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The business of fantasy

By David Blair | China Daily USA | Updated: 2018-01-20 05:11
Ji Shaoting says the current situation of rapid change has created China’s new science fiction. Provided to China Daily

Entrepreneurs and venture capitalists betting the public will pay for imagination

Science fiction is not just an art form or a genre of literature. It's a business, too. Chinese companies and localities are making big investments because they believe there is a huge and growing demand for stories that spark the imagination.

Growth of the mobile internet in China is seen as key. People want to watch short science fiction videos on their phones. Plus, many games are based on science fiction stories. The market for virtual reality alone is expected to reach 55 billion yuan ($8.3 billion; 7.1 billion euros; £6.2 billion) by 2020, according to Bloomberg. The Motion Picture Association of America estimates that China will surpass the United States as the world's largest movie market this year.

"China boasts abundant sci-fi intellectual property works to develop derivative products like internet drama, TV series, films and games," Jiang Lin, internet director of Science Fiction World magazine, told National Business Daily. "I hope the China Science Fiction City can cultivate fertile soil for these products to take root and grow."

Entrepreneurs and venture capitalists see vast potential.

For example, Future Affairs Administration, a startup company in Beijing that was launched in 2016, has already raised 10 million yuan of angel investment. During the A round of financing, FAA raised dozens of millions of yuan in total, and it established Three Body Cosmos, a subcompany that focuses on developing stories related to Liu Cixin's Three Body trilogy.

"At the beginning, we got a percentage from selling stories," says Ji Shaoting, founder and CEO of FAA, explaining the company's business model. "But that is like crushing the aspirations of the poor writers. They are not making a lot. Later on, I found out that it's better if we get the good stories and also participate in the movie part. We can get percentages of the movie project or the TV series, so we can be kinder to our writers. We want to help our writers, to protect them. I want to help them to get more money. Then they can have time to write more stories.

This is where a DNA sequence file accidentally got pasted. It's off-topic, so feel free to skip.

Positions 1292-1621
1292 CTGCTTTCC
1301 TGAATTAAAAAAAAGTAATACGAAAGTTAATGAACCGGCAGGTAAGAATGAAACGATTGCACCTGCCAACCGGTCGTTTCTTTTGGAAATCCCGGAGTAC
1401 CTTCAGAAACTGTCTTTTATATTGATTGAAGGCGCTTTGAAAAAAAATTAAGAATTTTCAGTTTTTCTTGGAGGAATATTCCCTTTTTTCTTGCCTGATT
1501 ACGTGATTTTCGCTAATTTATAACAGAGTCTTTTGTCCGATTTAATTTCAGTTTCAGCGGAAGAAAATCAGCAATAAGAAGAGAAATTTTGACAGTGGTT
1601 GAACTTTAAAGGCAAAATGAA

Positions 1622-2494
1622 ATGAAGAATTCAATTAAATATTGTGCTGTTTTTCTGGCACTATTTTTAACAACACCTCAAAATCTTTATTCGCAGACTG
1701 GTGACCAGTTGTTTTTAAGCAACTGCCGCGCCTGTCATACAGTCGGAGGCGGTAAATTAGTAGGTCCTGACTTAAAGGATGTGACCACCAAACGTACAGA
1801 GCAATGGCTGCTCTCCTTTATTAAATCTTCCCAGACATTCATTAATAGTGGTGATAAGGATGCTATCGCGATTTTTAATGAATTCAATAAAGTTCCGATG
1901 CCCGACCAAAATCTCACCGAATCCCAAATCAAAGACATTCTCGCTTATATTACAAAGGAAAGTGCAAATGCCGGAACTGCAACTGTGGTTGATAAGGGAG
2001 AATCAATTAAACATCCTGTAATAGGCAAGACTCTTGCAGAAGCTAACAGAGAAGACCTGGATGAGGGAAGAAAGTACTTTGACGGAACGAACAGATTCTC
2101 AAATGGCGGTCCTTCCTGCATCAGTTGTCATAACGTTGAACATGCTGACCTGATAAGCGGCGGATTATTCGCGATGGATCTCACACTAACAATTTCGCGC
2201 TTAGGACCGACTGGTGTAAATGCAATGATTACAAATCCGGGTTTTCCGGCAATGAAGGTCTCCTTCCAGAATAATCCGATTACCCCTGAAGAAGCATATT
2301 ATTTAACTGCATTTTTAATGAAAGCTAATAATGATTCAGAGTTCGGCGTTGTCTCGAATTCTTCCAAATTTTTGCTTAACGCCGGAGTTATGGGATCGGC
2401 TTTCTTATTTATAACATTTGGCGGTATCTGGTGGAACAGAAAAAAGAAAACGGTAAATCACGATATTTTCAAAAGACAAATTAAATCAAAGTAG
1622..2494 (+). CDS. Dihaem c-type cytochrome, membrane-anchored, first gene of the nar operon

"We also hire people who can help to make movies. We don't make movies - just give them advice and ideas. The other part of the team is editors, because we have to talk to writers. Our company is very new. Last year, we talked to writers more than movie makers because we have to grow up the bank of our IP. We talked to foreign writers, Chinese writers, new writers, people who want to be writers. So we build up an education system of Chinese writers."

Additionally, Ji says, "We are kind of an agent in a way. It is a little bit complicated, but that's how things work in China. Because in the past decades, there was no Chinese science fiction industry, only words. If we want to make it an industry, we have to do many things in the whole industrial chain. In America, you have thousands of science fiction writers who have been published, but in China there are fewer than 100 Chinese science fiction writers, and the fans only know the names of 20. So we really need more science fiction writers. I believe there is a very big market. Many of the science fiction movies from America made a lot of money in China."

Feng Huawei, who is founder of Smallville Capital, a leading Chinese investment company, as well as a major investor in FAA, says: "I would define this project as part of the 'Imagination Industry', which is becoming more and more important. The development of technology that includes mobile information provides us with access to more devices that serve our needs, as well as spreading ideas. Imagination as the source of content production, diversity and innovation, is of more value now.

"We are looking for the combination of high-quality science fiction works with other industries, such as movies, animation, education, travel, real estate and other cultural business. We also wish to have more people involved in the production and innovation of high-quality science fiction content through supporting development."

For 10 years, Ji was a reporter for Xinhua News Agency, where famous science fiction writer and Xinhua executive Han Song became a mentor. She says she cried when she left Xinhua, but science fiction is her passion.

"I started reading science fiction when I was 9 years old. Through high school and college, there were not a lot of people who were interested in sci-fi, so I was really lonely." However, in 2007, she attended a science fiction conference in Chengdu. "I felt that I was not lonely anymore. I felt that I had found the family of science fiction."

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